Fight: The Sixth Sense vs Shutter Island

Shutter Island and The Sixth Sense are two films that may seem unrelated at first, but the more one contemplates the similarities, the more similar they become. The Sixth Sense is a 1999 thriller written and directed by M. Night Shyamalan about a therapist portrayed by Bruce Willis who attempts to help a young buy overcome his supposed mental disorder that allows him to see dead people. Shutter Island is based off of a book by Dennis Lehane and directed by Martin Scorsese and is a thriller about a detective portrayed by Leonardo DiCaprio who attempts to help an insane asylum track down a missing patient who disappeared recently. Both are intense, both have thrills, and both have twists endings that make the film completely different upon a second viewing. This movie fight is going to be full of spoilers, so if you don’t already know what happens in these films, then go watch them and come back in about 270 minutes!

Now that you have seen both films, let’s briefly discuss their similarities and differences:

Shutter Island makes the viewer believe that DiCaprio’s Teddy Daniels is actually a detective trying to solve a missing persons case regarding a patient in an asylum. At the end, when he is revealed to actually be the missing patient with Dissociative Identity Disorder, the film suddenly makes much more sense. The entire film is strange, choppy and mysterious because we are in the mind of Daniels- a patient of the asylum. This explains why everything has this tangible sensation of weirdness, some of the other character’s reactions are slightly off-putting, and we kept seeing visions and haunting visuals that might not have actually been there. This film got away with so much since our main protagonist was crazy, and that’s one of the best aspects.

Upon second viewing, and the audience is fully aware that Daniels is actually a patient; Easter eggs, hints, and missed plot points are now completely exposed. It’s almost hard to believe that I missed those hints upon first viewing, and one of the best examples of this is when Daniels is a scene in which Daniels and Mark Ruffalo’s Chuck Aule go around asking people about the last time they saw the missing patient; the patients being interviewed often give Aule a strange and confused look because they are confused why Daniels is looking for himself, whereas upon first viewing, they simply looked concerned or anxious upon mention of the missing patient’s name- as if the patient was dangerous or this was a conspiracy. The film is entirely different the second, and even third times.

The Sixth Sense is very similar in this way: Bruce Willis plays Dr. Malcolm Crowe who is shot at the beginning of the film, and then goes through the rest of the movie therapeutically helping a young child named Cole (played by Haley Joel Osment) who claims that he can see ghosts. At the end of the film, it is revealed that Bruce Willis’ character was dead the entire movie, and the only person who could see him was Cole. Just like with Shutter Island, there are many small hints at this reveal, though they all go over the audience’s head or at least are interpreted differently in each viewing of the film; moments such as the anniversary dinner in which Crowe’s (widowed) wife says nothing to him is interpreted in the first viewing as she being mad that he was late for the dinner, whereas upon the second viewing we see that she doesn’t talk to him since she cannot see or hear him.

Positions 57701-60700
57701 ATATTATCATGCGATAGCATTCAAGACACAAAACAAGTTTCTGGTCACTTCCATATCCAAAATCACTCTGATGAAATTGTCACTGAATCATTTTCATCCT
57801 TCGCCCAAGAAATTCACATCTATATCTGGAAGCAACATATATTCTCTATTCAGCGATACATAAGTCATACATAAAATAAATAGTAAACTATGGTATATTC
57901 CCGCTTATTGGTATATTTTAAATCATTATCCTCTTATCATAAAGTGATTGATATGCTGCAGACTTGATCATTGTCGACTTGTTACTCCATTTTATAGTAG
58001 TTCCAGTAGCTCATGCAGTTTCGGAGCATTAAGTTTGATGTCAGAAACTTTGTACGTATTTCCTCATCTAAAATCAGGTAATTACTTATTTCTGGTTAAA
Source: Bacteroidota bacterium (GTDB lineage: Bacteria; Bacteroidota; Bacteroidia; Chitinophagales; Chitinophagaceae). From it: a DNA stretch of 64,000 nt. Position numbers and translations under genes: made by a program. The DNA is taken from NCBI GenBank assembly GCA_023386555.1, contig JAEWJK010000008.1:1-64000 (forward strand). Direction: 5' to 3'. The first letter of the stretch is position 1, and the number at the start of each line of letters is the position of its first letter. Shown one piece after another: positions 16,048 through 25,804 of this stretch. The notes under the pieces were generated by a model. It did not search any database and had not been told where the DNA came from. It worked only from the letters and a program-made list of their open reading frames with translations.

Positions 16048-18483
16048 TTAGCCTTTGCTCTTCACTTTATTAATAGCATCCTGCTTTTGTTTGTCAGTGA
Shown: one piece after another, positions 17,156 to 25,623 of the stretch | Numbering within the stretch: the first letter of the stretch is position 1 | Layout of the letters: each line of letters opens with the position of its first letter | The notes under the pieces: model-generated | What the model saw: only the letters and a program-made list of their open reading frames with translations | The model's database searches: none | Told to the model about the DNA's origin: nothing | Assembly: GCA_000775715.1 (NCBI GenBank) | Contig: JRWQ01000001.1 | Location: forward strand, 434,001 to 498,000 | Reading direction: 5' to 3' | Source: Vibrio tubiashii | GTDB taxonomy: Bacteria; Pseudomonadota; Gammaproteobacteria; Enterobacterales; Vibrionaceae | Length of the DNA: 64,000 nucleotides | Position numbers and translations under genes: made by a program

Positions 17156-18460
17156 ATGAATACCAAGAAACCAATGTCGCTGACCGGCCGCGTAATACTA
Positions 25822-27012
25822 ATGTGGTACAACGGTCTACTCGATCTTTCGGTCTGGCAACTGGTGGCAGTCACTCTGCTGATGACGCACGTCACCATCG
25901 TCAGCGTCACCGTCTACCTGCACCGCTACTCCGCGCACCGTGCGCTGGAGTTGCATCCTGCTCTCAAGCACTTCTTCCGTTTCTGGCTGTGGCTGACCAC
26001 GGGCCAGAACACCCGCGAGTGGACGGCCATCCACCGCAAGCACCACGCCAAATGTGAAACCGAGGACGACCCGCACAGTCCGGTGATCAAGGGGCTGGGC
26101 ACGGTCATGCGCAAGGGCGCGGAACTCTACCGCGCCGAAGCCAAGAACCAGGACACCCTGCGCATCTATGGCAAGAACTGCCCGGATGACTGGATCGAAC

Cole explains to Malcolm, “They only see what they want to see. They don’t know they’re dead.” This quote explains the entire movie, but the audience is so caught up in the horror/mystery aspect that they don’t even try to consider the fact that Malcolm could also be dead, and not just the other ghosts since they are portrayed to be terrifying- and since Malcolm is not, he couldn’t possibly be a ghost. It’s this genius-level misdirection that makes a twist like this possible in the first place; Shyamalan holds our gazed in one direction, while we’re being played throughout the film, from the first scene to the last. Dr. Malcolm Crowe is trying to help Cole overcome his fear of seeing dead people, while he is also dead without knowing it; Teddy Daniels is trying to help Chuck Aule track down the missing patient from the asylum, while he is actually the patient without knowing it.

Both of these stories are almost alike in that way: each character becomes the thing they were after the entire movie, and they become the thing that they feared, without realizing it. Films like this can pull off such a mind-blowing twist since they are masters at deception and misdirection. Directors M. Night Shyamalan and Martin Scorsese (even their initials are the same! Just kidding, while this is true, that doesn’t tie anything together. This isn’t a conspiracy essay) expertly tricked the audience, and made two films in one, since the second viewing is an entirely different experience. I’ll expand this into a much longer and more analytical essay in the future, including comparing the beats, sequences and scenes of each film to see just how similar they are, but for now, this is the end of this Movie Fight! So, which film reigns supreme? Well, that’s up to you! What do you think? Personally, I enjoy The Sixth Sense more, but that has been one of my favorites for years and I’ve loved it ever since the first viewing. As always, thanks for reading, share if you liked this and I’ll see you soon!

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